Before-and-after slides on the computer here offer eloquent testimony to the unhappy results of mixing paper with water. Some pieces arrive rippled like a tide flat. Perez’s arsenal includes a vacuum press to straighten the paper. He may also spray a layer of starch on the back as a stiffener.

In other pieces, foxing has occurred. The term refers to the brown or black speckles that result from an interplay of dampness, chemicals in the paper and fungus-like like substances in the air. Perez cleans the discolored areas with his deacidifying chemicals and repaints them if necessary. Even a framed print isn’t safe, he says. Condensation can collect under the glass, especially in hot, humid weather. More damaging, though, are some of the tapes and glues home framers use. These require patient scraping of minute layers of paper.

“Maybe in 50 years I’ll have no more work, because everybody will take care of everything,” Perez says, not very hopefully.

As fascinating as the photos is the story of Perez and Hewitt’s partnership. The pair are visual opposites: Hewitt, a longtime screenwriter, tall and New England gangly; Perez stocky with an impressive air of equanimity. What brought them together? A woman, of course.

When Perez arrived in Los Angeles in 1986, his Mexican descent was not a selling point in the art world. (It’s still not.) As an hourly employee in print shops, he struggled to convince his bosses that the works they had set aside as smudged or out-of-register could in fact be salvaged. Eventually, a gallery owner spotted his flair with top-selling artists such as Warhol and urged him to set out on his own.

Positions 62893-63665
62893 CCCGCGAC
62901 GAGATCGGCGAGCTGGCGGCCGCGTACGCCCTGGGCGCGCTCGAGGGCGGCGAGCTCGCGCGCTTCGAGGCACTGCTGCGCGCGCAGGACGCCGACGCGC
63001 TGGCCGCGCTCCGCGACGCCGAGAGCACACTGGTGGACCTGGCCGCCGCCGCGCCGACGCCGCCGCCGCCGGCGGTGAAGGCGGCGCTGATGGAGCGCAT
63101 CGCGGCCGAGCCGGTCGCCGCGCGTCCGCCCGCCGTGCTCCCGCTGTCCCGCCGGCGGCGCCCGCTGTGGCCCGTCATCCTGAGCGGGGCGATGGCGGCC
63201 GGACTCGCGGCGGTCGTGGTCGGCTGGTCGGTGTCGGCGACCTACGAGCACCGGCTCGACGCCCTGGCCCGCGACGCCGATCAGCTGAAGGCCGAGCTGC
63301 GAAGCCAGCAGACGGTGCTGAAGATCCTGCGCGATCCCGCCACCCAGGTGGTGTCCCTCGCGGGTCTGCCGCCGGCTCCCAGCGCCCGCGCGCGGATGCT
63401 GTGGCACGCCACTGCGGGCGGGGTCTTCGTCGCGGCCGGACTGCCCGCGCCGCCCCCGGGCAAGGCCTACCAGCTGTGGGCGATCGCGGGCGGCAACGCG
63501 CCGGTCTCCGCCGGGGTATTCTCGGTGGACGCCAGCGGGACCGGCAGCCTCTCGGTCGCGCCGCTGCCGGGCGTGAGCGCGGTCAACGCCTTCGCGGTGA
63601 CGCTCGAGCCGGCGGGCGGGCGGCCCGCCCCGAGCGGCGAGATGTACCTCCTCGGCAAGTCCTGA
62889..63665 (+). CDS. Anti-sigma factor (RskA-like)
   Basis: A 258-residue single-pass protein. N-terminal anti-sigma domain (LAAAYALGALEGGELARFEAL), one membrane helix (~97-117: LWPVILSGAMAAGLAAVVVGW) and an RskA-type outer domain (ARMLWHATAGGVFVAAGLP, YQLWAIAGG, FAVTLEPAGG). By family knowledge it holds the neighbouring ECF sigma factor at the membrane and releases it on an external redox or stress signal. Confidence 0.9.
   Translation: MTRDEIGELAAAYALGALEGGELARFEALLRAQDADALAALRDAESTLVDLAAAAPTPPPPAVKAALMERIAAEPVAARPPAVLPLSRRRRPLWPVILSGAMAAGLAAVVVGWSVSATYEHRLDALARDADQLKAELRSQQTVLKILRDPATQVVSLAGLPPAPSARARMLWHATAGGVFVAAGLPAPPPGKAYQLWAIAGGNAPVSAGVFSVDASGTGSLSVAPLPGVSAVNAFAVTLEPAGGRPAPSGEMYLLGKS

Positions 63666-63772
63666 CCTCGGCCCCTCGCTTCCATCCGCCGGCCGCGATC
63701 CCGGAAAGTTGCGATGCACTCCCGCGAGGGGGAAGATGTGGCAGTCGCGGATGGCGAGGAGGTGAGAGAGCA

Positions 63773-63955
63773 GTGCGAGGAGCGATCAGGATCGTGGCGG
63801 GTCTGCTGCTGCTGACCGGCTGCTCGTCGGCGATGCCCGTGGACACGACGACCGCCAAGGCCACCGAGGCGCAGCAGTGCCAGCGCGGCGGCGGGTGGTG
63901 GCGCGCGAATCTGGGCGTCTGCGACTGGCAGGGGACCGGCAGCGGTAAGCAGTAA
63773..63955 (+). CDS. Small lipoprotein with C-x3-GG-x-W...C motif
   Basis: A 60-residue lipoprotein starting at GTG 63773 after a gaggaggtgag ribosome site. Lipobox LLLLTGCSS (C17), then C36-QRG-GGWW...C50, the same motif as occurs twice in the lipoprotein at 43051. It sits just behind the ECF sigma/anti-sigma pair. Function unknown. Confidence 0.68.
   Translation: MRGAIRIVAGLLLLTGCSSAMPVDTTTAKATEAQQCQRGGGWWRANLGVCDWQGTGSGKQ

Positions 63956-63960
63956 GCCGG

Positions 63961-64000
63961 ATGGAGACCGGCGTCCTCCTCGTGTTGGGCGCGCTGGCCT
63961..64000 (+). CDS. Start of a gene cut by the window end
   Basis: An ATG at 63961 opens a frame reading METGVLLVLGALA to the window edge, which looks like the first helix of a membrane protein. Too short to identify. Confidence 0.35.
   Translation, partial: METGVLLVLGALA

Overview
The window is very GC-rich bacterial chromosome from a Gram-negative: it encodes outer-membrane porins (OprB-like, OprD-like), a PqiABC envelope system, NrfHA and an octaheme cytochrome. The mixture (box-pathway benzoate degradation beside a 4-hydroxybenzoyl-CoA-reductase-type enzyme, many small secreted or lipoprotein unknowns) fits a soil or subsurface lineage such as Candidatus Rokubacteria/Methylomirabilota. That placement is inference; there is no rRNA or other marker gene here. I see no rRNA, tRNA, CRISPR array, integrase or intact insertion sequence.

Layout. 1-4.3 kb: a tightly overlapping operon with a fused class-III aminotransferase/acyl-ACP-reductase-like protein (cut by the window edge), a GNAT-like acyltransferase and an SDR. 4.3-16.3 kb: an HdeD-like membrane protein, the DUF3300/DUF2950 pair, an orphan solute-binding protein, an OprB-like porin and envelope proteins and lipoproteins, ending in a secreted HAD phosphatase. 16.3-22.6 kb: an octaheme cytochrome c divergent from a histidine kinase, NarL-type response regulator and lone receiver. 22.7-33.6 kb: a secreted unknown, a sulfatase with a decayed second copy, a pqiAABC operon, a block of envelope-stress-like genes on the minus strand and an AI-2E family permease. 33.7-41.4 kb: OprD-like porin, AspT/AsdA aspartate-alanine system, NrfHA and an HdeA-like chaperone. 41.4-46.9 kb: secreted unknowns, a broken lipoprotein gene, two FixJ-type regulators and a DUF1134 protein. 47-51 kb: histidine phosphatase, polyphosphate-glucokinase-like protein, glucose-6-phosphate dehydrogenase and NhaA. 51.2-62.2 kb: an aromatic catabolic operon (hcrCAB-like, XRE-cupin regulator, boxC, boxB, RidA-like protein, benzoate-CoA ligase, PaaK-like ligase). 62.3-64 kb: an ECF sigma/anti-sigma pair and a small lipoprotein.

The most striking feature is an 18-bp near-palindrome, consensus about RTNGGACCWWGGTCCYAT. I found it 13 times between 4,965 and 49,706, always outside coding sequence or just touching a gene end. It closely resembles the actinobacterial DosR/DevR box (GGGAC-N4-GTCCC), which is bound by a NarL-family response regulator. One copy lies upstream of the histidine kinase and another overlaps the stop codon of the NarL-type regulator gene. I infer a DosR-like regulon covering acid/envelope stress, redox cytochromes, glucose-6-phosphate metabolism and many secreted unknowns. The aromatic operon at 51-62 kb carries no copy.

Enter Los Angeles painter Ariel Heart. Ill with cancer, she was hoping to expand her restoration business. The two decided to work together, and though she was a disaster as a restorer, Perez recalls fondly, her connections in the art world helped to steer more work their way.

Hewitt, who met Heart during his own serious illness, calls her “a woman who could make coffee nervous” and “a remarkable friend.” He recovered in time to help look after her, and when she died in 2005, he discovered that she had left him the business. He and Perez met for the first time at her funeral.

“I think she knew we would get along,” Hewitt says. If relishing each other’s anecdotes is any test, they do.

The objects of Perez’s skills are not always by world-famous artists. In one room, a poster for the Alien Sex Fiend awaits his attention. It’s a sorry-looking victim. Water has marred the signature of one of the British band’s members, and blotches show where the wet paper stuck to the glass. Turnaround time for a piece usually ranges between four and eight weeks. In this case, Perez has to wait for an insurance adjuster to take pictures of the damage. Only then will he clean off the mold, repair the blotches and gently touch up the signature.

Not all his clients are wealthy or insured. The stained engraving that the owner of a Montana junkyard has sent will cost $450 to restore — “a lot for her,” Hewitt says.

“People treat these things like their babies,” Perez says. “It’s like you go to the doctor with your kid. You go with all your hope.” He smiles. “Here, I am the doctor.”

Comments or story ideas: